It is not surprising that readers, even if they are devout fans of Kōbō Abe, don’t take to The Face of Another in the same manner as The Woman in the Dunes or some of his other novels. It may be because of the uncomfortable feeling a reader gets being stuck in the narrator’s head for an entire novel (much like Camus’ The Stranger). The story is built on the premise of a wife finding her husband’s notebooks which are filled with solipsistic meanderings, repeated excursuses, counter-arguments directed at her, and endless musings about identity and self. But you can forgive the man — after all, he’s had his face horribly scarred and burned in a laboratory fire. He is isolated and alone, even from his wife. But he has a plan, a carefully schemed revenge, and it starts with getting a new face. Thus, Abe takes us into fascinating exploration of identity and self.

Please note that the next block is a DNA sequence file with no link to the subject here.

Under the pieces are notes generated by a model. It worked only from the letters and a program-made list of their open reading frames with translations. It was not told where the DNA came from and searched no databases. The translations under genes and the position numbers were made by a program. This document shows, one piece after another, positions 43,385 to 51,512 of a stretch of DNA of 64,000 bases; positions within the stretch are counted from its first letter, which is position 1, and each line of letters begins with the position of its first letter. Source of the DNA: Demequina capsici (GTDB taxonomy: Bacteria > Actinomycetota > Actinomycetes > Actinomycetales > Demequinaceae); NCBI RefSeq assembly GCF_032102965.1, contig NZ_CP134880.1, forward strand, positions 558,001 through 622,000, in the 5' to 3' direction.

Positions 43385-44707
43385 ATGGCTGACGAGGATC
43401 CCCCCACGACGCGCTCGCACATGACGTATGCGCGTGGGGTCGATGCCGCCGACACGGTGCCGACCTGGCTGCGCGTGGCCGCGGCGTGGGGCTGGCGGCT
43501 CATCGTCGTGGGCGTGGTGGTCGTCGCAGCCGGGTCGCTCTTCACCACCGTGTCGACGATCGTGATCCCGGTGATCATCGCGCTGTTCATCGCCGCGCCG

The scientist, who is as scarred psychologically as physically, has it in for his wife. Continue reading